Dear Gov. Riley:
Congratulations on your re-election. Your 58 percent margin is the largest since 1982, when Alabama governor races started being competitive. For my part, I’m glad you won. You have demonstrated understanding about the needs of the poor in our state and have taken significant steps to address their needs.
Congratulations on your re-election. Your 58 percent margin is the largest since 1982, when <?xml:namespace prefix = st1 ns = “urn:schemas-microsoft-com:office:smarttags” />Alabama governor races started being competitive. For my part, I’m glad you won. You have demonstrated understanding about the needs of the poor in our state and have taken significant steps to address their needs.<?xml:namespace prefix = o ns = “urn:schemas-microsoft-com:office:office” />
The role you played in last year’s tax reform measure which changed the entry point at which families begin paying state income tax from $4,600 to $12,500 is a case in point. I have read your 2010 Plan and also appreciate your desire to raise the threshold to $15,000. That would certainly be helpful, but I hope to persuade you to do more.
I understand the math. You are trying to avoid raising taxes on anyone. Your 2010 Plan reportedly provides a tax cut for 90 percent of Alabama’s families. I assume this means the remaining 10 percent stay the same. But this elite group has been in a privileged place for a long time. The poorest 20 percent of our working families in Alabama have for years shouldered an unfair share of the tax burden. For decades while the upper 10 percent were paying less than 4 percent of their earnings in state and local taxes, the poorest 20 percent were paying nearly 12 percent.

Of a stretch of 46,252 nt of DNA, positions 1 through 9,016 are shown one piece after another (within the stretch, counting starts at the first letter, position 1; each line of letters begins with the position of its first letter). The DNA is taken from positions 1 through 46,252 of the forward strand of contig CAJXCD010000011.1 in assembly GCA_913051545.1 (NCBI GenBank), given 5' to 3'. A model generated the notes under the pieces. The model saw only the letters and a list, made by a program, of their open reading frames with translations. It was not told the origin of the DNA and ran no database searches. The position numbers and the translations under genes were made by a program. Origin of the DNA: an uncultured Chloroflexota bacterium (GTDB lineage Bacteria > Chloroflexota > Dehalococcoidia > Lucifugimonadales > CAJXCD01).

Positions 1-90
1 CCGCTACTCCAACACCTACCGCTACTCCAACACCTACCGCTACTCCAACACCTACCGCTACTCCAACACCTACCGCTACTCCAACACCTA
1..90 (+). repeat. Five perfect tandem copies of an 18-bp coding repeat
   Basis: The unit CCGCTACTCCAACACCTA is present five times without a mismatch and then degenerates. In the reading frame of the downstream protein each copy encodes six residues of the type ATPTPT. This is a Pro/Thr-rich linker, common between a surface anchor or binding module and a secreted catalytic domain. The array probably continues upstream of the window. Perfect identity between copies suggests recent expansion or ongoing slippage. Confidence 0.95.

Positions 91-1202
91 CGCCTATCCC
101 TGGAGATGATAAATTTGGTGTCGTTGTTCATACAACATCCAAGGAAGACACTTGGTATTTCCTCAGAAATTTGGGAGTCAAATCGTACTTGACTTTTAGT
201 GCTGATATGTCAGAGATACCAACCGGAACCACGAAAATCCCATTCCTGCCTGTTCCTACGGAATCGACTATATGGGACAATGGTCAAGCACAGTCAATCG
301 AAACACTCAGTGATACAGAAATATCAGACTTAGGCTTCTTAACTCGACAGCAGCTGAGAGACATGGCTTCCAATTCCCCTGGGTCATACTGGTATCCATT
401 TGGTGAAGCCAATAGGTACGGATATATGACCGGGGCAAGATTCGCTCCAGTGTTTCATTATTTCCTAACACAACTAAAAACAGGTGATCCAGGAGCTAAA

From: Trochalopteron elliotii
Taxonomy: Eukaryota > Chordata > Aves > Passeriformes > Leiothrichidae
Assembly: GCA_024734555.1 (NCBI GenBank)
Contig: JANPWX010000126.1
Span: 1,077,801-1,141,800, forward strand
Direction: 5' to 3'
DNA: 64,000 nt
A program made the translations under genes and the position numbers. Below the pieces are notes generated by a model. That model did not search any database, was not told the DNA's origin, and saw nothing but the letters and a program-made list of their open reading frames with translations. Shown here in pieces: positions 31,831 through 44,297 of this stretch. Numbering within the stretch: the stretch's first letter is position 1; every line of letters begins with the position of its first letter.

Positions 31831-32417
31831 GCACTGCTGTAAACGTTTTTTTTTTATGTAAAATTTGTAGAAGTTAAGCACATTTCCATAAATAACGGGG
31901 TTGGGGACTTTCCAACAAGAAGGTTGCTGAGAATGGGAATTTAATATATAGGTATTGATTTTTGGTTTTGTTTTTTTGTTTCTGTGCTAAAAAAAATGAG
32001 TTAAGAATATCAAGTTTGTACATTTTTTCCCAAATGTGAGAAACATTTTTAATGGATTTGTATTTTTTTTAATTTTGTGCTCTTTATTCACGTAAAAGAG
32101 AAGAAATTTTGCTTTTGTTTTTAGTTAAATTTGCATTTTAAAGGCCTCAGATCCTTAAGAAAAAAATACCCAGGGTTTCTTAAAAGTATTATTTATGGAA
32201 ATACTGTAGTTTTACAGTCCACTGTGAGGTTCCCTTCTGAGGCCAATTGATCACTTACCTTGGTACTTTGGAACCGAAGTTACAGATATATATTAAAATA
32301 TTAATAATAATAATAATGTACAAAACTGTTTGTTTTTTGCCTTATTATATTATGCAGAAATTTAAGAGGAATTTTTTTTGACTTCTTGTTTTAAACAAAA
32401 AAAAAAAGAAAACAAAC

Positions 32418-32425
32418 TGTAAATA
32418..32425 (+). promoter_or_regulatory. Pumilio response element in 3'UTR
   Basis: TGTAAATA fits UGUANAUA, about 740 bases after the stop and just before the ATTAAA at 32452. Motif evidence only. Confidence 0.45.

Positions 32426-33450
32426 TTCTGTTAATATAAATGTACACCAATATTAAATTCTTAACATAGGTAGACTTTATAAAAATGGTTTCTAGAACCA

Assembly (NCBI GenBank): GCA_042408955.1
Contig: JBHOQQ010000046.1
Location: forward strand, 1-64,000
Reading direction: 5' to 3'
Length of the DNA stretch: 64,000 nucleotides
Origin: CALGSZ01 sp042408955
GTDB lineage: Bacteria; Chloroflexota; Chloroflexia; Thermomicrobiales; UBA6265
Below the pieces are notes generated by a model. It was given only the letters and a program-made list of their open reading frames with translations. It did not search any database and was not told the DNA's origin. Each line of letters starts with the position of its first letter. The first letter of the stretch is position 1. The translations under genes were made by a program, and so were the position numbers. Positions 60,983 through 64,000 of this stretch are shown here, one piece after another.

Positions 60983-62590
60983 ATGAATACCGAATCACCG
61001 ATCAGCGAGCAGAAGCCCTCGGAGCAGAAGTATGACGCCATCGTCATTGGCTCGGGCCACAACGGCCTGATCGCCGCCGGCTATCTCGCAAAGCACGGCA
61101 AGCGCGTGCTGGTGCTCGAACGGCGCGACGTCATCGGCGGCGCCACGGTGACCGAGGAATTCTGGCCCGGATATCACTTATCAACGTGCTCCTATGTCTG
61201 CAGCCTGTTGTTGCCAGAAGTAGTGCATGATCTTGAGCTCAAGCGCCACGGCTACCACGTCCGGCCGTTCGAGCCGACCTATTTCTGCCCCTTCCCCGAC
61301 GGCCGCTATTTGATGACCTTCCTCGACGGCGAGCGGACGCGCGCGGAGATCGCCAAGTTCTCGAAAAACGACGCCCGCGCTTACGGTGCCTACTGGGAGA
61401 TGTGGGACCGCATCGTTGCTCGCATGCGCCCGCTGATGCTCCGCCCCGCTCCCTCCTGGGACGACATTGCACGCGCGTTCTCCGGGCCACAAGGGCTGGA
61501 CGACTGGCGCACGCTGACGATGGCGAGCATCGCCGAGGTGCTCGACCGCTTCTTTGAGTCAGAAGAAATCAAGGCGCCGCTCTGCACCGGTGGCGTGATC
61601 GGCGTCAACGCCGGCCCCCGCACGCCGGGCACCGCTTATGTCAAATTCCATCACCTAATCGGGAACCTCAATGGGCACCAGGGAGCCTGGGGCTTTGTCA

This wealthy elite group in our midst have taken their tax advantages and turned them into investment properties, and lucrative portfolios. Meanwhile, middle and low income families have invested their funds into rent or house payments, groceries, medicine and child care.
My point is this. Why not go all the way and raise the entry point for state taxes to national poverty line—about $20,000. This tax cut would benefit Alabama’s most needy working families and it could be offset by asking our most privileged citizens to pay a little more.
In the original tax reform plan offered by Representative Knight last year, a genuinely progressive income tax system could provide monies for the Education Trust Fund at the current level while reducing the tax burden on the poor—all of this with only a modest increase for a small percentage of our citizens. In fact, the Knight plan would lower taxes for families of four earning $100,000 a year or less.
Beyond the tax issue, there is one glaring omission in your 2010 Plan. I am referring, of course, to our outdated state constitution.
I know you have thought about it, but why not do something about it? And there is no political risk involved. You don’t even have to take sides in the debate. Let us decide. Let your first day in your second term be the first day of a campaign to allow the people of Alabama to decide once for all, yes or no, whether to hold a constitutional convention to re-write our flawed governing document.
Throughout the 2010 Plan you make reference to, “what the people of Alabama want.” Well, find out what we want in this regard—find out what our expectations and aspirations are for a new constitution. I urge you to work with the State Legislature to get this before the people in the first year of your second term.
Helping to correct these two glaring examples of social and economic injustice—income tax and our constitution–may not get you elected president of the United States. But it will seal for you an honored place in Alabama history.
Go for it.
James L. Evans, a syndicated columnist, also serves as pastor of Auburn First Baptist Church in Auburn, Ala.